Buried on the Moon
The crash of Lunar Prospector finds a quiet burial ground for astronomer Eugene Shoemaker. A small vial of Shoemaker’s ashes was loaded aboard Lunar Prospector, and now rests with the craft on the surface of the moon. He is the first person to be buried on another planet.
Shoemaker, a brilliant geologist, had hoped to be one of the astronauts who explored the moon in the early 1970’s, but was rejected because of a medical condition. He was probably most famous for proving that the huge geological depression in Arizona was actually an impact crater.
He more or less single-handedly created the field of impacts, and he was the one who started bringing to other scientists’ and the public’s attention the danger of the impacts of comets and asteroids on the Earth.
Mr. Shoemaker was involved in several U.S. space missions, including the Apollo missions — he taught the astronauts about craters before they left Earth. He and his wife Carolyn also discovered about 800 asteroids and 20 comets — including the Shoemaker-Levy 9 comet that crashed into Jupiter in 1994.
Shoemaker was killed in a car crash in 1997, during an annual trip to Australia in search for asteroid craters. He was 69.
"I don’t think Gene ever dreamed his ashes would go to the Moon," Carolyn Shoemaker said shortly before watching Lunar prospector blast-off in January 1998. "He would be thrilled."
"This is so important to us. It brings us a little closure, in a way, to our feelings. We will always know when we look at the moon, that Gene is there."
The polycarbonate capsule containing some of his ashes is one-and-three-quarters inches long and seventh-tenths inch in diameter, is carried in a vacuum-sealed, flight-tested aluminum sleeve mounted deep inside the spacecraft.
Around the capsule is wrapped a piece of brass foil inscribed with an image of a Comet Hale-Bopp, an image of Shoemaker Crater in northern Arizona, and a passage from William Shakespeare’s “Romeo and Juliet”:
And, when he shall die, Take him and cut him out in little stars, And he will make the face of heaven so fine That all the world will be in love with night, And pay no worship to the garish sun.
Lunar Prospector was launched on January 6, 1998, heading for orbit around the moon. The spacecraft has already provided Nasa geeks with global maps of the moon’s gravitational and magnetic fields, and a better understanding of the composition of the rocky neighbor of the Earth.
Scientists found traces of moon water ice lurking in a perpetually dark crater at the Moon’s south pole. Those findings led to the decision to crash the spacecraft into the crater, in an attempt to generate a plume from the impact.
Source: Geekculture.com

Buried on the Moon

The crash of Lunar Prospector finds a quiet burial ground for astronomer Eugene Shoemaker. A small vial of Shoemaker’s ashes was loaded aboard Lunar Prospector, and now rests with the craft on the surface of the moon. He is the first person to be buried on another planet.

Shoemaker, a brilliant geologist, had hoped to be one of the astronauts who explored the moon in the early 1970’s, but was rejected because of a medical condition. He was probably most famous for proving that the huge geological depression in Arizona was actually an impact crater.

He more or less single-handedly created the field of impacts, and he was the one who started bringing to other scientists’ and the public’s attention the danger of the impacts of comets and asteroids on the Earth.

Mr. Shoemaker was involved in several U.S. space missions, including the Apollo missions — he taught the astronauts about craters before they left Earth. He and his wife Carolyn also discovered about 800 asteroids and 20 comets — including the Shoemaker-Levy 9 comet that crashed into Jupiter in 1994.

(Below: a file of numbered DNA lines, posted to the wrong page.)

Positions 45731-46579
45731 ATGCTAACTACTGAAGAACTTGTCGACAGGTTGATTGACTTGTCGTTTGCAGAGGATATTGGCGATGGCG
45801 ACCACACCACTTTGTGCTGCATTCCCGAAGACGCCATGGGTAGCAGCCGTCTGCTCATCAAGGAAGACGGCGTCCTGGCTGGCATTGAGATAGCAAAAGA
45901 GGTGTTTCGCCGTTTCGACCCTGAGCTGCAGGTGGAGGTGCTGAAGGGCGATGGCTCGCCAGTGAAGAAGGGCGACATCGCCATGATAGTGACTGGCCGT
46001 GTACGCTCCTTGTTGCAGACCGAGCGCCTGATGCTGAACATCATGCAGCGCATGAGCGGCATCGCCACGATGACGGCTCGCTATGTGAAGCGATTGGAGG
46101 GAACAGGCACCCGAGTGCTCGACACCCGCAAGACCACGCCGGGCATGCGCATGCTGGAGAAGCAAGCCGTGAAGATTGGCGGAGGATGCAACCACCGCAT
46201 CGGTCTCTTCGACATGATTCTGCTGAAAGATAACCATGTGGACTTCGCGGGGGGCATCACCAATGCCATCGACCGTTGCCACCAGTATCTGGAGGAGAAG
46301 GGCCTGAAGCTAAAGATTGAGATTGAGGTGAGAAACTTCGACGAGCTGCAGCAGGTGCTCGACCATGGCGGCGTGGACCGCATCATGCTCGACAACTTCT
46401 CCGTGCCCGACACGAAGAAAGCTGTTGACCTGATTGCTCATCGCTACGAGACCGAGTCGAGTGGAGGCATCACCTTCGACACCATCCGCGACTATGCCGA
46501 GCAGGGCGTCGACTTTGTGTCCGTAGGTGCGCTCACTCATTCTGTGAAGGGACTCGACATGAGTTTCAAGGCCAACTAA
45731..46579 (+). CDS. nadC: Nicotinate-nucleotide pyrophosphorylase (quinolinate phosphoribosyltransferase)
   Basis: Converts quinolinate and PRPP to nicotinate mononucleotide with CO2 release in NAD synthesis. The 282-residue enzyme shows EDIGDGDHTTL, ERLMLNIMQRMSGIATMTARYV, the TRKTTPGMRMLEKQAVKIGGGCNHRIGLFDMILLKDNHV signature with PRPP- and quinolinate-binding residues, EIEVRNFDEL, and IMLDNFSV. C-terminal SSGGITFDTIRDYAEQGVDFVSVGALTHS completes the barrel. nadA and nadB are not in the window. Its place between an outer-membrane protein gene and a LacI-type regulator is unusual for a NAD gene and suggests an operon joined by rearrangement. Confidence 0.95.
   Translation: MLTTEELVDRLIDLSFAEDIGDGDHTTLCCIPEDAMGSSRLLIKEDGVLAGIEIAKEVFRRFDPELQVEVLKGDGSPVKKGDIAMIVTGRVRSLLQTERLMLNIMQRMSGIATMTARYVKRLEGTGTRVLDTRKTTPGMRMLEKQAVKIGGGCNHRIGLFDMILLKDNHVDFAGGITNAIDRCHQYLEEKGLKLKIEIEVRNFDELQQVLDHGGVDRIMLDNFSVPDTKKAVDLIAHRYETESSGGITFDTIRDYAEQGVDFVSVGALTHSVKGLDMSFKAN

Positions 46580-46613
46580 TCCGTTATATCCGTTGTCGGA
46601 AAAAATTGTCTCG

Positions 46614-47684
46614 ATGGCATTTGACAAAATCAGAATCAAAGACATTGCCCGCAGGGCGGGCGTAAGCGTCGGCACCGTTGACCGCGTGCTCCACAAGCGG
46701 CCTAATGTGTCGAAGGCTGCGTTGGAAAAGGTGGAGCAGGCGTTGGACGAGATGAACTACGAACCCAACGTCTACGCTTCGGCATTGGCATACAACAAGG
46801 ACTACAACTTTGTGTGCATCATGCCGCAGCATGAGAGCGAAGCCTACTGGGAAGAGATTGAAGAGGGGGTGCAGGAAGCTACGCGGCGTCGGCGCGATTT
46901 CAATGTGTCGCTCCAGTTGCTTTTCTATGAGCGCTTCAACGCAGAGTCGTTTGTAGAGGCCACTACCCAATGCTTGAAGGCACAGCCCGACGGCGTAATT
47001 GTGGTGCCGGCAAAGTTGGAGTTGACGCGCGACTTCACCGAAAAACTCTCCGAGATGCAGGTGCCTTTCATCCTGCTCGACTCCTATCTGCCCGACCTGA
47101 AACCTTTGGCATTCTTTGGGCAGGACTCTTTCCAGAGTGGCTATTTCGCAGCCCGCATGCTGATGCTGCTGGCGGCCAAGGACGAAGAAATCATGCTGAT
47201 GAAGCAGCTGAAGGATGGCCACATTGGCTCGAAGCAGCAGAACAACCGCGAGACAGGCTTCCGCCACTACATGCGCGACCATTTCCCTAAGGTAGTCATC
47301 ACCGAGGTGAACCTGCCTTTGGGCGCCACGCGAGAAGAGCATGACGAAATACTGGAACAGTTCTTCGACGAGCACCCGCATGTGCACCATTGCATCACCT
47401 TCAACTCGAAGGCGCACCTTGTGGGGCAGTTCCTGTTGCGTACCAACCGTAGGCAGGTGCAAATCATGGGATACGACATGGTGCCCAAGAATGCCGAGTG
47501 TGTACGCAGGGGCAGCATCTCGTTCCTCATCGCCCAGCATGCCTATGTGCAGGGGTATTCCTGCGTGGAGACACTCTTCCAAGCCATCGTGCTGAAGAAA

Shoemaker was killed in a car crash in 1997, during an annual trip to Australia in search for asteroid craters. He was 69.

"I don’t think Gene ever dreamed his ashes would go to the Moon," Carolyn Shoemaker said shortly before watching Lunar prospector blast-off in January 1998. "He would be thrilled."

"This is so important to us. It brings us a little closure, in a way, to our feelings. We will always know when we look at the moon, that Gene is there."

The polycarbonate capsule containing some of his ashes is one-and-three-quarters inches long and seventh-tenths inch in diameter, is carried in a vacuum-sealed, flight-tested aluminum sleeve mounted deep inside the spacecraft.

Around the capsule is wrapped a piece of brass foil inscribed with an image of a Comet Hale-Bopp, an image of Shoemaker Crater in northern Arizona, and a passage from William Shakespeare’s “Romeo and Juliet”:

And, when he shall die,
Take him and cut him out in little stars,
And he will make the face of heaven so fine
That all the world will be in love with night,
And pay no worship to the garish sun.

Lunar Prospector was launched on January 6, 1998, heading for orbit around the moon. The spacecraft has already provided Nasa geeks with global maps of the moon’s gravitational and magnetic fields, and a better understanding of the composition of the rocky neighbor of the Earth.

Scientists found traces of moon water ice lurking in a perpetually dark crater at the Moon’s south pole. Those findings led to the decision to crash the spacecraft into the crater, in an attempt to generate a plume from the impact.

Source: Geekculture.com


Posted 1 year ago with 59 notes
Tagged:AstronomyAstrogeologyNASAscienceGene ShoemakerShoemakermoonburialLunar Prospectorspacecosmosastronomer

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    Buried on the Moon The crash of Lunar Prospector finds a quiet burial ground for astronomer Eugene Shoemaker. A small...
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    I’mma send my ashes to the moon…. lucky man
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